Business organizations are decision making networks. To ‘organize’ is to construct or establish. The word comes from ‘organ’ which has a confused etymology. It surfaces in the Greek as an ‘implement, a tool for making or doing’. It had a strong association to musical instruments. Which is helpful because the metaphor of a business organization as a machine is a poor one. Or at least, our post-Industrial era sense of what a machine is.
Conventional business has been disrupted by the MANIACS complex of technological change (Mobile, ANalytics, IoT, AI, Cloud, Social). This complex has rendered obsolete much of what has worked fairly well since Fayol laid down the basis of the functional principle of business organization in the 1870’s.
The thing about MANIACS is that all six elements have hit the workplace at much the same time. This has disoriented business leaders as we try and figure out the best way forward. One of the first things we need to confront is our relative powerlessness as leaders.
Business organizations are decision making networks. Decisions are made all the time by pretty much everyone. Most of those decisions affect the decision making behaviour of senior leadership teams. In some cases the decisions of senior leaders are simply vanity decisions: made to look and feel good. This is a serious issue in business today and one of the reasons why I've embarked on the journey I have. Significant business decisions can be made deep within an organization and senior leaders are none the wiser.
In previous posts I've written about two critical elements at play here: futurity and liminality. Futurity is the time span over which a decision is effective and liminality is a stage of ambiguity and disorientation that precedes a new way of thinking. Taken together we find a web of business decisions made both out of time and out of place amplifying and constraining what we do.
Bounded rationality tells us we might be quite unaware of what's going on. It’s a precarious place to be.
Much of the decisions taken within organizations will have significant elements of uncertainty. This means these decision makers are also risk takers. We want this. If we want to change the timeline we need to encourage investments of blood and treasure into alternative views of the future. This is what risk taking is about. And we want risk taking decisions to occur as close as possible to the material decision point as possible. Kicking decisions upstairs costs time and context that can rob a good idea of its promise very quickly.
It's because strategic value adding decisions can be made anywhere in the organization that I'm making such a fuss about identifying the heroine of this narrative. I use the placeholder [.] to signify this risk taking, purpose seeking, value adding person, who may have no formal authority role (the manager) or recognised influence (the leader).
I use the placeholder to make room for this person to reveal themselves. Otherwise we risk losing context. Just like the way Pluto was discovered by studying perturbations in the orbit of Uranus, so I believe that we need to consider another term for these hidden decision makers in our organizations.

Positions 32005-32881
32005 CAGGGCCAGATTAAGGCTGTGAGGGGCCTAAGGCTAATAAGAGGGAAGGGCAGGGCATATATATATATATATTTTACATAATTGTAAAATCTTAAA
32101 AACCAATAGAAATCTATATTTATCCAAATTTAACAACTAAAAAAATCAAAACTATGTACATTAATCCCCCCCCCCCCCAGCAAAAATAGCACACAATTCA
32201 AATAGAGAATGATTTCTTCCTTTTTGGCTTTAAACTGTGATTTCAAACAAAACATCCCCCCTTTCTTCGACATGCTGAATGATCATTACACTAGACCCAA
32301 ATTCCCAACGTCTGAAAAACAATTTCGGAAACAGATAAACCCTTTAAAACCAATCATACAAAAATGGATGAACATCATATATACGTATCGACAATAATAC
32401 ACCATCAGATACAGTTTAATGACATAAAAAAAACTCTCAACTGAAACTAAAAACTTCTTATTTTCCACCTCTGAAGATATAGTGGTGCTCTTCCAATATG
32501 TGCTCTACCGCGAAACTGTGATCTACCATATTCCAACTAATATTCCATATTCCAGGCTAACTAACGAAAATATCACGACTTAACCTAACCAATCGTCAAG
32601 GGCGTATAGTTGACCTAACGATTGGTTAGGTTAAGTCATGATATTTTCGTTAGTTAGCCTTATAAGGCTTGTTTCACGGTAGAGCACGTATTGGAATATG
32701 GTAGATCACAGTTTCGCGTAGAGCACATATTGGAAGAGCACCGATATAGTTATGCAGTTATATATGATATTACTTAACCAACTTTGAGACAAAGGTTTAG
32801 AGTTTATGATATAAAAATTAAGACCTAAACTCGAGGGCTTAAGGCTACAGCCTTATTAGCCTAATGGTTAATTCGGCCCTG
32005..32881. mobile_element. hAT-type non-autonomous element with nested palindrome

So what is a senior leader to do? Or rather, what can they do? There is possibly little they can do beyond tackling the serious and seemingly intractable questions of vision, mission and purpose. There is no one else to whom these questions can be delegated without substantially changing the social construct of the organization.
Someone somewhere has to address these epistemic questions if the organization has a hope of navigating its way to the future. That so many organizations are in a mess is because, I believe, they have populated their upper ranks with delivery focused people who are unused to tackling these critically strategic questions or have chosen to not address the intent of the questions.
Sometimes a valiant attempt is made to answer the question. Leadership teams get close to the answer that best describes their vision of the future only to fail at the last hurdle. This hurdle is formulating the question as a decision. A decision is a decision only if there is a choice between genuine alternatives. A decision is only a decision if action emerges. This means we as leaders must confront different visions of the future, choose one and then commit blood and treasure to bringing into being.
This decision should be the most momentous decision made in the business organization. It is a high risk decision and, because it is high risk, we have a strong tendency to undermine our efforts. We do this by seeking to minimise the risk, where risk is seen as synonymous with a threat. But risk in this context is positive and intentional change.
Success in business largely comes down to being able to take on more risk, to attempt more change, to create greater value. Risk in business is about changing the timeline, about creating a new set of possibilities. For senior leaders the threat of everything blowing up in their faces is evidence that something of genuine strategic significance is being attempted.
Incremental innovation won't beat the curve. This again is why I see the [.] as being a different beast. Because this individual isn't intimidated by the stakes at play. They embrace the challenge because they understand that the challenge must be embraced. To do otherwise is to surrender the initiative and accept current reality as the best option.